Data City: the fourth utility city problem.
Data City design is based on the fourth utility: data grid circulatory systems. At the beginning of the 20th century General Motors leaded city design trends promoting cities for cars. At the beginning of 21st century Software Industry is leading city design making cities be designed for data.
Nicola Tesla as soon as in 1926 predicted that when Wi-Fi available at the whole planet, the planet will became a huge brain making all things particles of a real and rhythmic whole.
The “3 utilities problem” is a classical problem called also “the water, gas, and electricity problem”. It is based on the idea of how for a 3 houses located on the same plane hoy the 3 companies can make the proper connections to each house without interfering or crossing each other, not being allowed connection through the houses or in 3d. This problem had a broad usage as the very basis of early 20th century city planning.
Data city add a fourth variable to this classical question. Other approaches were far from a positive view of the Data City predicting a more apocalyptic future.
Yale’s Prof. Gelernter proposed his idea of “Mirror worlds” in 1991. He argued that through the technology-based obsession to control everything, humanity would reach technology slavery.
Mirror Worlds are not only scientific viewing tools through which humans will try to control the parts and whole of the city as if it was an AI machine, but also, an all seeing eye that will give the humans the ability to do so.
Gelernter presents a future in which humans will become dependent on Mirror Worlds becoming technology slaves, a new kind of slavery.
Through the obsession of visualizing, recording and analyzing all in detail, social implications will become so astonishing that society will be destabilized.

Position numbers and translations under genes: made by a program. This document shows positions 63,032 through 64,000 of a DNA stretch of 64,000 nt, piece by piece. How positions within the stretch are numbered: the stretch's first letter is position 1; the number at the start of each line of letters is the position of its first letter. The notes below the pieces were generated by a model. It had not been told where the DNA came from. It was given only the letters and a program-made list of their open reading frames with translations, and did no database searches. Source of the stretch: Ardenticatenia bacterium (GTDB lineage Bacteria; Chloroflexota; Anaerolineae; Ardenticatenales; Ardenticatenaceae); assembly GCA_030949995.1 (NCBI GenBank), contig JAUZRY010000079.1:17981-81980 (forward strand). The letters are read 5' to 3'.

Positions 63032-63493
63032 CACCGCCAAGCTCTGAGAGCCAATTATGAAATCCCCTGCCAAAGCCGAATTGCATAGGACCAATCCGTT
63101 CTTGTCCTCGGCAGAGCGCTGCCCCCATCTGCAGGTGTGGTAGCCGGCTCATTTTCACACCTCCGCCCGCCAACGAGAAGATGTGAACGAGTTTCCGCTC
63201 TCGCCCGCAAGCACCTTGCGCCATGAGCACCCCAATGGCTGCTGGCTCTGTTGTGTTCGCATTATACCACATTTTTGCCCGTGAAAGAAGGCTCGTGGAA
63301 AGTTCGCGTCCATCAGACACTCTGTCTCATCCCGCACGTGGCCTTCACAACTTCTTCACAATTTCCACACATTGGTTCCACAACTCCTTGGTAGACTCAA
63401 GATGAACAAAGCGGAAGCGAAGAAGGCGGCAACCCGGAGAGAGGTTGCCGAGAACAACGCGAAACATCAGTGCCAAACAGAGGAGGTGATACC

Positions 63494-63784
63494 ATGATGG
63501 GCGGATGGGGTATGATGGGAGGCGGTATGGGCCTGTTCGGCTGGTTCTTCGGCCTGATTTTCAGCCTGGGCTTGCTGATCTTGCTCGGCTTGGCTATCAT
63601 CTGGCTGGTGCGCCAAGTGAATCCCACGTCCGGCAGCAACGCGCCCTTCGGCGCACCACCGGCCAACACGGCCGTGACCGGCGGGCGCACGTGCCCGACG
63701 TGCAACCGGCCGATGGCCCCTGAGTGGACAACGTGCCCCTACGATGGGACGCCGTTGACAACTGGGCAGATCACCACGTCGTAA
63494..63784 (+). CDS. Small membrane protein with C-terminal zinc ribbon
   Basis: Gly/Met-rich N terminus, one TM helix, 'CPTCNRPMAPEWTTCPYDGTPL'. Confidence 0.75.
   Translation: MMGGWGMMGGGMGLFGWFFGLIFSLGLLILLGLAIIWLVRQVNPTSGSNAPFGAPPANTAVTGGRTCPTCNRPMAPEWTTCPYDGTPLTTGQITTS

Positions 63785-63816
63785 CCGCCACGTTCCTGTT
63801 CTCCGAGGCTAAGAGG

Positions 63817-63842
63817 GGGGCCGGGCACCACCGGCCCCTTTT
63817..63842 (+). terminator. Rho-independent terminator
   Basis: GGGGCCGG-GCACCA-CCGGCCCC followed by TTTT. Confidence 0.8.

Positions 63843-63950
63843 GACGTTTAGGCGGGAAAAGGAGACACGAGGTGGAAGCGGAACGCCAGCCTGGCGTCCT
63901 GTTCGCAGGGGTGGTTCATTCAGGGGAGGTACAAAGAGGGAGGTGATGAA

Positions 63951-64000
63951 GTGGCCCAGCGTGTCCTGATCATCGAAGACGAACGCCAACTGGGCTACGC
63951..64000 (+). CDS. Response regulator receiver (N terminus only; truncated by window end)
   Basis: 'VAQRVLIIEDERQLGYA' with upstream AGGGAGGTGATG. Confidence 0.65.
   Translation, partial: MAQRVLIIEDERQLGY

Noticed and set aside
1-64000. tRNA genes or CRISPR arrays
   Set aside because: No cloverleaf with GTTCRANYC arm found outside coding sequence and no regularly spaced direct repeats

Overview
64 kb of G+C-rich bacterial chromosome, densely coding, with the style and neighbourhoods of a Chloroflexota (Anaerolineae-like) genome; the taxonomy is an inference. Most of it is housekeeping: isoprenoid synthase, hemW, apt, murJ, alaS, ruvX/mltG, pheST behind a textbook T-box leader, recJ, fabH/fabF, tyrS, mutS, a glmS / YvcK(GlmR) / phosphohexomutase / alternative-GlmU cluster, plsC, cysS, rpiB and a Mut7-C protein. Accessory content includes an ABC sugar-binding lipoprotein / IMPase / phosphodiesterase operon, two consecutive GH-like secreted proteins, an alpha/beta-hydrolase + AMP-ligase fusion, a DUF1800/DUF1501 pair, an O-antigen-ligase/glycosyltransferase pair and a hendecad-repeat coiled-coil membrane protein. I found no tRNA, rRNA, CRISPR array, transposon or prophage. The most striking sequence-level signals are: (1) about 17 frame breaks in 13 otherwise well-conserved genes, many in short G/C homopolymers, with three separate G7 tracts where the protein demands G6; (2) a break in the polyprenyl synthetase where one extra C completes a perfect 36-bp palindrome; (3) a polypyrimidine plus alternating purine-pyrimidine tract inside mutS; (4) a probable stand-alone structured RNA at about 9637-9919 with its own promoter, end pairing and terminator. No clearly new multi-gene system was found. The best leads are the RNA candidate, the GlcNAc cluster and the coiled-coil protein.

At the end of the 90’s, Simon Herbert, in his book “The sciences of the artificial”, argued also that if they are important systems in the world complex without being hierarchic, they may to a considerable extent scape our observation and understanding, as analysis of their behavior would involve such detailed knowledge and calculation of the interactions of their elementary parts that it will be beyond of our capacities of memory of computation.
As Anthony Townsend remarks, the first big data collection city related was, handmade and with punch cards afterwards, the first USA census that took place between 1790 and 1890.
The first attempt to use computers to manage cities occurred after the cold war, using military software that was trying to make profitable after war. That type of software was based on cybernetics. It was based on the idea of the city as a system definable as a set of equations and which behavior could be predicted.
The fist trials done in the 60’s tried to run predictive software Pittsburg. Being based on the cybernetic idea of systems of systems are perfectly reducible the failure was notable.
Basing the city on cybernetics was defending the idea of a city as a set of equation perfectly solvable and so that, perfectly predictive in its future behaviors.
In his “Urban Dynamics” book, Jay Forrester presented in 1969 the idea of a computer model able to describe and control the major forces of the city. He defended the viability of prediction through it and, so that, the decision making.
New York fire stations network planning and development was initially based on his urban-policy decision method.
MIT Urban Systems Laboratory closed in 1974 settling the end of an Urban Theory era that will remain closed for the next 25 years.
It was not until 2011 that IBM resurrected Urban Dynamics in Portland, Oregon.
IBM Smarter Cities Challenge started in 2010 with seven cities being planned to rapidly grow to 1000 cities
Using past based NASA software it was then the first time that the city was conceived a whole which systems and services can be managed through the gathering, analysis and action on city data.
This second Urban Dynamics phase has a strong link with the new disciple of Data Visualization as the first viable visible results of research. Famous examples are the Manhattan Tweets several existing representations representation or the Zurich based Interactive Things Studio Ville Vivante, representation of cell calls through Geneva visualizing the daily flow.
Cities Data visualizations are these days remarkable and common and are intensively trying to point attention on the importance on the fourth utility.